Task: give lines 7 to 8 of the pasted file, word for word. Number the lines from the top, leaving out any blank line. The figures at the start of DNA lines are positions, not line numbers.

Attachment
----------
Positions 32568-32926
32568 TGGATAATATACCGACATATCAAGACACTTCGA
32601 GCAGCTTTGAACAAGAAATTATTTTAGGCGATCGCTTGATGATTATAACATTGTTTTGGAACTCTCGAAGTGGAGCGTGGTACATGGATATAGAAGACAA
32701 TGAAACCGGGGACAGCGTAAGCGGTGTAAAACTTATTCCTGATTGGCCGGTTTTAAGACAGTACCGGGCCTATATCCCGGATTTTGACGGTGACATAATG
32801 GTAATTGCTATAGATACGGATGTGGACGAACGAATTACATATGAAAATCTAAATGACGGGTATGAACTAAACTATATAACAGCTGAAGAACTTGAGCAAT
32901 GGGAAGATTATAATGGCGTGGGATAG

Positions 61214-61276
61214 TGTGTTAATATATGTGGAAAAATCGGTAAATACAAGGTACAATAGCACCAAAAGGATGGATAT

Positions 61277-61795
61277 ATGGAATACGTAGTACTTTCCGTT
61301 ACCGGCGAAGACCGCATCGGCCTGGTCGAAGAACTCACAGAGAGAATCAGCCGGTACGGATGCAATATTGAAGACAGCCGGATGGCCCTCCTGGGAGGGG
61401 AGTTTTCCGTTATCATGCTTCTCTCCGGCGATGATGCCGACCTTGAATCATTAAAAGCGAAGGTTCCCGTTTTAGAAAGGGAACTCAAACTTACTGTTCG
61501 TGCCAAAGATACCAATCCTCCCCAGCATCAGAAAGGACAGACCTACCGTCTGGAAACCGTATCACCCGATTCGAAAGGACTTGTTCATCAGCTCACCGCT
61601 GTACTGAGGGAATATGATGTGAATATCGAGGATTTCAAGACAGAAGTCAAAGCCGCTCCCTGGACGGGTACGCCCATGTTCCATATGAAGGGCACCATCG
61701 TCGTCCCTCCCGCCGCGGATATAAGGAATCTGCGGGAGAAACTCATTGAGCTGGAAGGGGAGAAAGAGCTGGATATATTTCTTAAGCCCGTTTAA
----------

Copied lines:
Positions 61214-61276
61214 TGTGTTAATATATGTGGAAAAATCGGTAAATACAAGGTACAATAGCACCAAAAGGATGGATAT